When do you know that you have almost become a ‘local’ in South Africa?

This post is also available in: nlNederlands (Dutch)

It has been three years since we exchanged Rotterdam for Johannesburg, South Africa. I do remember those earlier days really well. So many new impressions, so many new experiences and especially so many things to be amazed by and to marvel at. But I also started to find some things completely normally… So how do you know that you are pretty well established?

1.    The hadada Is my new alarm clock.
Do you hate that sound of your alarm clock? I can tell you one thing. The big advantage is that it has an on/off button. Since I have been living in South Africa I got a new one and unfortunately this one you can’t shut off: the hadada. I first thought that these were birds had some sort of an identity crisis: they think that they are a rooster and scream in the morning. To find out, they actually do that all day long.

2.    When I walk in the bank, I exchange my R100 for coins so that I can tip easily.
In the Netherlands, I hardly ever have coins in my pocket. Why should I? You can almost always pay electronically. So it took some getting used to going from ‘ no-cash’ to ‘always have cash on me’. You need to tip quite often in this country. Not only in a restaurant, but there is always someone who is willing to help you with whatever… Park, carry your shopping bag or refuel your car. And it’s funny to notice that the banks in this country have adapted to this habit. So if you want to exchange a note of R100 to get 20 coins of R5 no one is surprised.


3.    And when we on the topic of refueling, I don’t do that anymore.
Quickly refueling is no longer a possibility here. If I have to refuel now, I keep in mind that it can take quite a long time. In South Africa they have people refueling your tank for you. Just the way it was, 30 years ago in the Netherlands. But that is not the only service they will deliver. If you want, they will also pump the tires for you, check on your water and oil and clean the windows. And all the while you can just sit on your lazy a.. And secretly I find that some new habits are not so bad at all…

4.    My electricity is prepaid.
Yes, yes, in this country they are a bit more considerate about ‘what if you don’t have any money? ‘ Or you don’t want money deducted automatically from your account, but only pay if you have any. That applies not only to a luxury product like data for your phone but also for electricity. I always thought this is a basic need. But that’s too much thinking like a Dutchie though. It’s a bit of a hassle: do we still have enough electricity? But I’m handling our use of energy way more consciously. All lights off? Is it really necessary to put the air conditioning on?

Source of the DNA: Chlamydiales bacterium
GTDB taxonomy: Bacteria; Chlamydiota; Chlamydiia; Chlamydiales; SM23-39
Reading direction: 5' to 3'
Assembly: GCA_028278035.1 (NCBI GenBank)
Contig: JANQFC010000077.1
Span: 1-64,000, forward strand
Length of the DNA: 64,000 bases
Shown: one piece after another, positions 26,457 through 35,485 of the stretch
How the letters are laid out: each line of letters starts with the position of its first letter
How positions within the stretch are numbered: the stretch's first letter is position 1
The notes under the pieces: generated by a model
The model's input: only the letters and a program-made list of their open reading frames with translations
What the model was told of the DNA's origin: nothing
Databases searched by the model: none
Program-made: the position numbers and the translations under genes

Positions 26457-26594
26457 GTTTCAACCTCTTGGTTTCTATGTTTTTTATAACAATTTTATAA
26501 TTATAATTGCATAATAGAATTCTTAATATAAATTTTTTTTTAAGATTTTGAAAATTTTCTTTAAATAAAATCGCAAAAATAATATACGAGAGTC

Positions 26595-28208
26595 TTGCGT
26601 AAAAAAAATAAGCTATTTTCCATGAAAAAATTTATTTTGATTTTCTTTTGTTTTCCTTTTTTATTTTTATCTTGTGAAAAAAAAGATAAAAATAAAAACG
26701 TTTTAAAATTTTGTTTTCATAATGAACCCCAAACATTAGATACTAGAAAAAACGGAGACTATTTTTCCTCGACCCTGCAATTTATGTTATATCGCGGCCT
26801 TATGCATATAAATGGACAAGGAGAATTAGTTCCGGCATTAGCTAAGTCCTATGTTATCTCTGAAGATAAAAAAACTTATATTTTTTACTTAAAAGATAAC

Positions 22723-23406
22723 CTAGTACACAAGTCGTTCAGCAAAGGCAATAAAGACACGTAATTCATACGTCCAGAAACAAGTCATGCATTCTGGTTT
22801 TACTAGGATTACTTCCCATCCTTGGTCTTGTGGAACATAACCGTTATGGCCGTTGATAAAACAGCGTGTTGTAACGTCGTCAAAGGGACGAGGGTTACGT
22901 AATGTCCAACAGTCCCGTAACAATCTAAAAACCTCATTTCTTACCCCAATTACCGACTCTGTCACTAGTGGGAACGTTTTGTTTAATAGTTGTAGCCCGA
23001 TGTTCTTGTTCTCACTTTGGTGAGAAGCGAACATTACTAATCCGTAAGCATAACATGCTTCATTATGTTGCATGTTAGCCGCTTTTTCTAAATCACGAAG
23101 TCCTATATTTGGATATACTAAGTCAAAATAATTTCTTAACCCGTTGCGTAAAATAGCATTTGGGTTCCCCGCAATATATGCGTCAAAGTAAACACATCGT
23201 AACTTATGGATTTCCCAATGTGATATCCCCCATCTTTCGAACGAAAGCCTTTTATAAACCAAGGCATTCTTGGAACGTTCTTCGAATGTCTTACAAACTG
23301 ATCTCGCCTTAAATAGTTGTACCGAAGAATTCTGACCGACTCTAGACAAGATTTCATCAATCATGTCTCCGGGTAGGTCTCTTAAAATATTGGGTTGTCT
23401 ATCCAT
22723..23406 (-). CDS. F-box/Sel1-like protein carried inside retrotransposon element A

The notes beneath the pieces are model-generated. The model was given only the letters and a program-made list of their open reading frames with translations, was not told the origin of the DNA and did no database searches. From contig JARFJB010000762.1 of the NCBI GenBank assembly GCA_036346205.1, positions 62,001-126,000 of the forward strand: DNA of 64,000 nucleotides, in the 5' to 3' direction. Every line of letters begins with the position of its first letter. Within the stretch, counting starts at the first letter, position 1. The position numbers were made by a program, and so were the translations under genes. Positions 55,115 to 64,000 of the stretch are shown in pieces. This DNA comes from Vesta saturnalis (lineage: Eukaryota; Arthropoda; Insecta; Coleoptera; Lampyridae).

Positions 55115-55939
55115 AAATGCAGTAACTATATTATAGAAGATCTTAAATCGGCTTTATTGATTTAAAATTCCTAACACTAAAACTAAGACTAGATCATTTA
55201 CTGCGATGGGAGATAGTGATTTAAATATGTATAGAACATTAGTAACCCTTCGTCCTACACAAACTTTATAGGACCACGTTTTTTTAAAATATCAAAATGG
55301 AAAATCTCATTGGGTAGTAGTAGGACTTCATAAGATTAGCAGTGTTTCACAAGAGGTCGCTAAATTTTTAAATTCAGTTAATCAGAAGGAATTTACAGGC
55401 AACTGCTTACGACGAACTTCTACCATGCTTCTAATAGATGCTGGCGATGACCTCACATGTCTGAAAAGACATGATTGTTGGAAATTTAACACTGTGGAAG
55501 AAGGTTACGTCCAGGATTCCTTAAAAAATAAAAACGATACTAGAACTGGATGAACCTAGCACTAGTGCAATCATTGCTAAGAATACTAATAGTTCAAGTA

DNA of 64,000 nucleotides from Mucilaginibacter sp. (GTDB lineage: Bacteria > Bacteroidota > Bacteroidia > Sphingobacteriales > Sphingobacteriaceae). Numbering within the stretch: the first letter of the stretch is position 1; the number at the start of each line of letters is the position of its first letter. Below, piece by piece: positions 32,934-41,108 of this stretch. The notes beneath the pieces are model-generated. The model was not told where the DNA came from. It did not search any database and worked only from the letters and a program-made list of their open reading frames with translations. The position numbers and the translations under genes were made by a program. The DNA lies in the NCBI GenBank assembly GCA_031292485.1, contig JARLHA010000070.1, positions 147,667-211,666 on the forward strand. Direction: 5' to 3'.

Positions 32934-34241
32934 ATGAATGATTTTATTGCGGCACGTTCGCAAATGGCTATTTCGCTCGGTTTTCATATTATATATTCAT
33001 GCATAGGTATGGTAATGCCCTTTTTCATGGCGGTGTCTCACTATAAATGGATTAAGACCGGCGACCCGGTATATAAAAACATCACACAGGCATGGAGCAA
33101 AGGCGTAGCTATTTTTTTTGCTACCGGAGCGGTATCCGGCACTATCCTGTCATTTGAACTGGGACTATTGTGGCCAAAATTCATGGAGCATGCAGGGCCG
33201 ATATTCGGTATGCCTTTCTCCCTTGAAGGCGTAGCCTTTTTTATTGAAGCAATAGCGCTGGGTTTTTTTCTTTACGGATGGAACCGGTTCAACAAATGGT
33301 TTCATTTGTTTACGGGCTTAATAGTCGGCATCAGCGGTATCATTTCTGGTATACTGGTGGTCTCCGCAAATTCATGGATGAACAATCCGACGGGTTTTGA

5.    I am no longer afraid when I see someone walking along the highway.
‘Careful Gerard, there is someone walking next to the highway! ‘ … that was only the first week. If you move to South Africa from the Netherlands, where it is forbidden to walk next to the highway, you will get a bit of a culture shock here. If I drive along the highway M1 to get into Sandton, I won’t see one person walking along the highway, but loads of them!!

6.    Drinking alcohol (without moderation) at a kids party.
I must admit… this was an eye-opener. I drink very little alcohol. Still a remnant from my time in varsity when I rowed every day. But the extent to which people drink here is quite extraordinary. Why drink at a children’s party? Who will drive back home? And what’s up with all those shots? I thought that’s only ‘cool’ if you’re 16…  

7.    My English is no longer what it has been.
My English has become a mix of different languages. I use all sorts of other words like ‘lekker’ and ‘kak’. But also ‘mahala’ and ‘robot’. I’m even copying expressions like ‘just now? Or now now now? Shame….’ Still, the accents are a problem. Sometimes I feel people are talking way too fast here. But last week someone told me that he wasn’t a fast talker, but maybe I was just a slow listener… right…

8.    Black women and their hair.
In fact, it was no surprise, but somehow I hadn’t expected it to be to this degree. Almost all black women you see in South Africa have fake hair. The natural hair is frizzy and I can tell you that there are not so many here with that haircut. Every six weeks it changes. One day someone still has short red hair, the next day a bunch of curls and six weeks later it is a blonde bob. Still quite tricky when you remember someone by his hair. Have we met before?


9.    Bunny Chow is the local dish for Indians, but no one knows it in India.
Bunny Chow is available everywhere in this country. It is a sandwich with a meat rajakavi in it and it is eaten by the Indian community here. I have been told that after India, in Durban the largest number of Indians are living in the world. And they have given their own spin to the Indian culture: the Bunny Chow. Really beautiful but apparently you can’t get it in India!

10.    I understand all the jokes of Trevor Noah and I love him.
I believe this is my favorite South African of the moment. Since he hosted the Daily Show he is world famous but before that, he did stand up comedy in South Africa. Do you want to understand a bit more about South African society? Just watch Trevor Noah.

 

 

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